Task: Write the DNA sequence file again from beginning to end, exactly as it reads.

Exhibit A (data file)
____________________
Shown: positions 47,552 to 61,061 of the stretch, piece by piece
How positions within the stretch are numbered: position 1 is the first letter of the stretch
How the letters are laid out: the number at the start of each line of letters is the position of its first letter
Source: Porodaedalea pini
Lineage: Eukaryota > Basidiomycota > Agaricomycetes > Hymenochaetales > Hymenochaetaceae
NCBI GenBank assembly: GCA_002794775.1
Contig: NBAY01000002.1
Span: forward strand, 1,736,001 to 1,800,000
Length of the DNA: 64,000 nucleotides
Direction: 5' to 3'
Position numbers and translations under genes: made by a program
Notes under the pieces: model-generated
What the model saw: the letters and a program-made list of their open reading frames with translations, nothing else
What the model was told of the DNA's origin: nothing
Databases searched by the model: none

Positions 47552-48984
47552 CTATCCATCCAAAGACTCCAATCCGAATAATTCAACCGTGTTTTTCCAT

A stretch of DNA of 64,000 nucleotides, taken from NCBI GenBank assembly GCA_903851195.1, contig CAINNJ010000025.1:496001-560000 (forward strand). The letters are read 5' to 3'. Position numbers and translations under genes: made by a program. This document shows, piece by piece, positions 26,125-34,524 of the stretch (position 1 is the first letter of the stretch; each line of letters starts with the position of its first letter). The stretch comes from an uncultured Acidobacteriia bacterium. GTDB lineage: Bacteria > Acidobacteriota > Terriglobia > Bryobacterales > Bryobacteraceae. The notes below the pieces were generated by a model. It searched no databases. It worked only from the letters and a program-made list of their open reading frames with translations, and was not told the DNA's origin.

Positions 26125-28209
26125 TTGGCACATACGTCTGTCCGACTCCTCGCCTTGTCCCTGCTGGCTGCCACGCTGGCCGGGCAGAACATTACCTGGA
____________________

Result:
Shown: positions 47,552 to 61,061 of the stretch, piece by piece
How positions within the stretch are numbered: position 1 is the first letter of the stretch
How the letters are laid out: the number at the start of each line of letters is the position of its first letter
Source: Porodaedalea pini
Lineage: Eukaryota > Basidiomycota > Agaricomycetes > Hymenochaetales > Hymenochaetaceae
NCBI GenBank assembly: GCA_002794775.1
Contig: NBAY01000002.1
Span: forward strand, 1,736,001 to 1,800,000
Length of the DNA: 64,000 nucleotides
Direction: 5' to 3'
Position numbers and translations under genes: made by a program
Notes under the pieces: model-generated
What the model saw: the letters and a program-made list of their open reading frames with translations, nothing else
What the model was told of the DNA's origin: nothing
Databases searched by the model: none

Positions 47552-48984
47552 CTATCCATCCAAAGACTCCAATCCGAATAATTCAACCGTGTTTTTCCAT

A stretch of DNA of 64,000 nucleotides, taken from NCBI GenBank assembly GCA_903851195.1, contig CAINNJ010000025.1:496001-560000 (forward strand). The letters are read 5' to 3'. Position numbers and translations under genes: made by a program. This document shows, piece by piece, positions 26,125-34,524 of the stretch (position 1 is the first letter of the stretch; each line of letters starts with the position of its first letter). The stretch comes from an uncultured Acidobacteriia bacterium. GTDB lineage: Bacteria > Acidobacteriota > Terriglobia > Bryobacterales > Bryobacteraceae. The notes below the pieces were generated by a model. It searched no databases. It worked only from the letters and a program-made list of their open reading frames with translations, and was not told the DNA's origin.

Positions 26125-28209
26125 TTGGCACATACGTCTGTCCGACTCCTCGCCTTGTCCCTGCTGGCTGCCACGCTGGCCGGGCAGAACATTACCTGGA